As the images of the victims from Sandy Hook Elementary School are being broadcasted throughout our country, we are confronted with the reality that these children look so much like our own children. As the President recited their first names, we were brought to tears with the realization that it could have been our sons and daughters, our school, our community. However, while we mourn the victims of Sandy Hook, let’s not forget that in many communities, the death of innocent children by gun violence happens way too often. This was the seventh mass murder in this country this year. Each day, there are 32 murder victims in our country. We grieve today for the victims of the violence at Sandy Hook Elementary School. However, let’s not forget the past victims. And most important, let’s act.
It is clear to me—and others—that there are three issues that need to be addressed in a more persistent and serious way if we want to reduce the likelihood these events will continue to increase. First, gun control laws need to become stronger and those in place need to be enforced. We are a country committed to freedom and our Bill of Rights. However, we were more than willing to give up some of those rights and freedoms after 9/11, whether it is security at airports or the Patriot Act. We must demand from our government officials that they do the same to better control the types of weapons we will allow on our streets and the way in which too many people get easy access to these weapons. Our children deserve our protection.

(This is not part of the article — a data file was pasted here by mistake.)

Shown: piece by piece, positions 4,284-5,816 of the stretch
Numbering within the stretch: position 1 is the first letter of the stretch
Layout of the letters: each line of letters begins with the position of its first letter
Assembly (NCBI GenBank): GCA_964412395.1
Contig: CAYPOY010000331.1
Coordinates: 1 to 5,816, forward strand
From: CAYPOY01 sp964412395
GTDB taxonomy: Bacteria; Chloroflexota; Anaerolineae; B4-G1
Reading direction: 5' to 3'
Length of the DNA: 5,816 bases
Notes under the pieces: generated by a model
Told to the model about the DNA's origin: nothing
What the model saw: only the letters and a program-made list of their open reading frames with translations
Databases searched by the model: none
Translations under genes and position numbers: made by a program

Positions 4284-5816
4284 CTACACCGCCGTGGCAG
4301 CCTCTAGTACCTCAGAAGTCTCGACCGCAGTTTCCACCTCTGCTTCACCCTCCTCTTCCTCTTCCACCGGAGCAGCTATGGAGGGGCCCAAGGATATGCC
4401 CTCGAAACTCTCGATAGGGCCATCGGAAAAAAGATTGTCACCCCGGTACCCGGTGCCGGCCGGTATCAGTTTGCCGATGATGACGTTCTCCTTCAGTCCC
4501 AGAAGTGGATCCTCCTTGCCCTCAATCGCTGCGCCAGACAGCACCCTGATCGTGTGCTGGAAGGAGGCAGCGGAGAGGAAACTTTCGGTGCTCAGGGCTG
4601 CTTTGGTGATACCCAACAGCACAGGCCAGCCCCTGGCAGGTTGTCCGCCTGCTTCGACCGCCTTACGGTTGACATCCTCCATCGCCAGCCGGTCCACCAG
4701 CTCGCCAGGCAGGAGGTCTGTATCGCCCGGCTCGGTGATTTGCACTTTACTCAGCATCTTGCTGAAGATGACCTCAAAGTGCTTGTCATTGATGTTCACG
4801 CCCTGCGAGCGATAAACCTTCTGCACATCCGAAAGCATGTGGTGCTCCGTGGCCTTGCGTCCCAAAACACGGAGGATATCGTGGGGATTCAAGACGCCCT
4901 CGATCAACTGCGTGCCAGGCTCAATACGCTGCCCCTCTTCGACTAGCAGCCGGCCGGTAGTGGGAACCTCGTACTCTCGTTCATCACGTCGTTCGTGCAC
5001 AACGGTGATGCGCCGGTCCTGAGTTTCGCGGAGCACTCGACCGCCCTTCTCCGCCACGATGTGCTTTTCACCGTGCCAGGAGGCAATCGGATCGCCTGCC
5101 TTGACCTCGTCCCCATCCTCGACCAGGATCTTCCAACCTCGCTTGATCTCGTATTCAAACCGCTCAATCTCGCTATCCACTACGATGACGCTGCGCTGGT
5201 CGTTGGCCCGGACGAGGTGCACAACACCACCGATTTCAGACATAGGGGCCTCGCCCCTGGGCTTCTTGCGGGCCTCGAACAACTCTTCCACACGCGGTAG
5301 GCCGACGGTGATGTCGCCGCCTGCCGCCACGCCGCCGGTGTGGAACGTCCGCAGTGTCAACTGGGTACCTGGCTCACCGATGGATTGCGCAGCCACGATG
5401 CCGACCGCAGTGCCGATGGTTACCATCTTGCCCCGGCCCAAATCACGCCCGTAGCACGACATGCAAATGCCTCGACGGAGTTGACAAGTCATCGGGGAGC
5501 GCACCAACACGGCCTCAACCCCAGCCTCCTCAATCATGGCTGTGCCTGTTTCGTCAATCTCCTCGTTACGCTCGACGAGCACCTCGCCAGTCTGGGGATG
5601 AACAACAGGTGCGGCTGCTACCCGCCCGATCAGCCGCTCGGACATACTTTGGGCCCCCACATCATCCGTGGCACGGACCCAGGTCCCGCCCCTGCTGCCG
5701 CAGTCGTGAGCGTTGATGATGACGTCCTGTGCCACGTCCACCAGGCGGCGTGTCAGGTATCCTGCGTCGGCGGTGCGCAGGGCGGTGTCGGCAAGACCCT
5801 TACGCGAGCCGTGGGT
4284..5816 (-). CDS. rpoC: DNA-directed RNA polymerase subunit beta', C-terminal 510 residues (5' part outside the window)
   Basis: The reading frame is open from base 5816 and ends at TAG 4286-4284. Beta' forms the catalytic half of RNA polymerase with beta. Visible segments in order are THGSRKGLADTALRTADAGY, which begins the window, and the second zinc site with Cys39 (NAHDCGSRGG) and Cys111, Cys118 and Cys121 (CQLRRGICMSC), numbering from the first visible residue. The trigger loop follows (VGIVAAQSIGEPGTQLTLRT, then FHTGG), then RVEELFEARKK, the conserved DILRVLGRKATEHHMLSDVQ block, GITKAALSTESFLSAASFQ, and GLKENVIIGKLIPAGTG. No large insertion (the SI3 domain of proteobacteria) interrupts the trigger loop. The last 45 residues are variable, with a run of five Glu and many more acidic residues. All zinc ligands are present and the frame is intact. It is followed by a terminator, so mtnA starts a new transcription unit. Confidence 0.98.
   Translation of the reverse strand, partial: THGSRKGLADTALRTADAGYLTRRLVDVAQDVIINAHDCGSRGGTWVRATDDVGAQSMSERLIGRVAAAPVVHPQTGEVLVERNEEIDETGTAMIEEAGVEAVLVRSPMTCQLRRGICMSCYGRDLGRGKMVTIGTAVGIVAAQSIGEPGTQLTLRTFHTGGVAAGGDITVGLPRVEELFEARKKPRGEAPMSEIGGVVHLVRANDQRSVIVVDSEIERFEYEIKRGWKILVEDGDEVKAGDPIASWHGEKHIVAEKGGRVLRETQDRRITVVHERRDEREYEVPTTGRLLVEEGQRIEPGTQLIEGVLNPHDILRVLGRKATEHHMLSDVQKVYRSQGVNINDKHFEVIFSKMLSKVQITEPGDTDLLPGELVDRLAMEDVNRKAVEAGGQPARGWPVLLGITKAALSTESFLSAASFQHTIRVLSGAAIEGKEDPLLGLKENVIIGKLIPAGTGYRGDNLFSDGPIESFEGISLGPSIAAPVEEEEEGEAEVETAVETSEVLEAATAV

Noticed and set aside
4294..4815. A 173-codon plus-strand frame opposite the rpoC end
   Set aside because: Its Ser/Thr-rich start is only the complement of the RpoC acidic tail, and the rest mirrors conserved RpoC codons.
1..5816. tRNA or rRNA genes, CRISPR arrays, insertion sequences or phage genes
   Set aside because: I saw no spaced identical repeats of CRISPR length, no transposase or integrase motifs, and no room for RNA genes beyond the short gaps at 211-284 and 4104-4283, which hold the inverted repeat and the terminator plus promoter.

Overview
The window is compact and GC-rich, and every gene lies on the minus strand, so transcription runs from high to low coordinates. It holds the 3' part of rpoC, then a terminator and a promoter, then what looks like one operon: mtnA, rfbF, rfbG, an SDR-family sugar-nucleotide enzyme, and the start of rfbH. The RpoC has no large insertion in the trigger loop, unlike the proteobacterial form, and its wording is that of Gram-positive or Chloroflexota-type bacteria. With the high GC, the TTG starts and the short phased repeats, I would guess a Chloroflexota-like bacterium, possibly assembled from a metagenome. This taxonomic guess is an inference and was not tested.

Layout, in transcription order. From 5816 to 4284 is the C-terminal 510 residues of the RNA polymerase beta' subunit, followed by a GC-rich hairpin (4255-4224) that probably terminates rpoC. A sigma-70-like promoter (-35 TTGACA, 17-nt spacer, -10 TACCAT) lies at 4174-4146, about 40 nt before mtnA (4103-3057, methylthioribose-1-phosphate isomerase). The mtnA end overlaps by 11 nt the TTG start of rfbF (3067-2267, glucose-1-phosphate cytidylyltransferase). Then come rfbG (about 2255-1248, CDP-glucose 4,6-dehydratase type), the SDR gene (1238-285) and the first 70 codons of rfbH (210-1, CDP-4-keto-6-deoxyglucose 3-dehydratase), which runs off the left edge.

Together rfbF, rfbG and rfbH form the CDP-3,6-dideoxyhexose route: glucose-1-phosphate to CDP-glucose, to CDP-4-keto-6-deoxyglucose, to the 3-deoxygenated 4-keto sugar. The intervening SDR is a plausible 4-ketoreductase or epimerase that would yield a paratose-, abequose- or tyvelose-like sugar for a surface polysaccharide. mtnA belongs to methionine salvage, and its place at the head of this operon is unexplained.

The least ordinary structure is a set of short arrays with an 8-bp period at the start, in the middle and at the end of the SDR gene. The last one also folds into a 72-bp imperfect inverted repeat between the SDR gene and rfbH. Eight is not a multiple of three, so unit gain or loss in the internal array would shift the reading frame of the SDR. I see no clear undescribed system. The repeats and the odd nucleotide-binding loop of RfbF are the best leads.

Second, the need for mental health services must be recognized and supported. While the specific conditions of the perpetrator are still unknown, it is clear that he suffered from a variety of mental health challenges. A comprehensive range of mental health services should be available to all that need them. Our communities have to build strong anti-stigma campaigns so people will feel comfortable reaching out for help. The science of prevention and early detection demonstrate that interventions make a difference. Let’s use this science to insure that all our children have the opportunity for a healthy and productive future.
Third, we need to confront the violent images that have become too common in our society. Video games promote the idea that killing is fun. With technology, the ability to graphically depict violence is beyond realistic and seems aimed at sensationalism. Whether through video games, the internet, or movies and television, the growth of an entertainment industry built on violence and death has led too many young people to become desensitized. Let’s understand that our children’s developing brains are susceptible to these images and we need to do more to control access and time spent on these activities.
In the end, as parents, there is much we can do. Start by hugging your kids and recommitting yourself to one of the primary tasks of parents: to love your kids and to keep them safe. Next, listen to your children. Pay attention to their thoughts, their fears and their hopes. Let them know without judgment that you hear what they are saying and provide guidance after you listen. Kids of all ages are more apt to listen after they have been listened to. Finally support each other. Parenting is difficult, especially at a time when we are all busy – talk to other parents or to your neighbors. Together we can build stronger communities so that all our kids can have the childhood we know they deserve.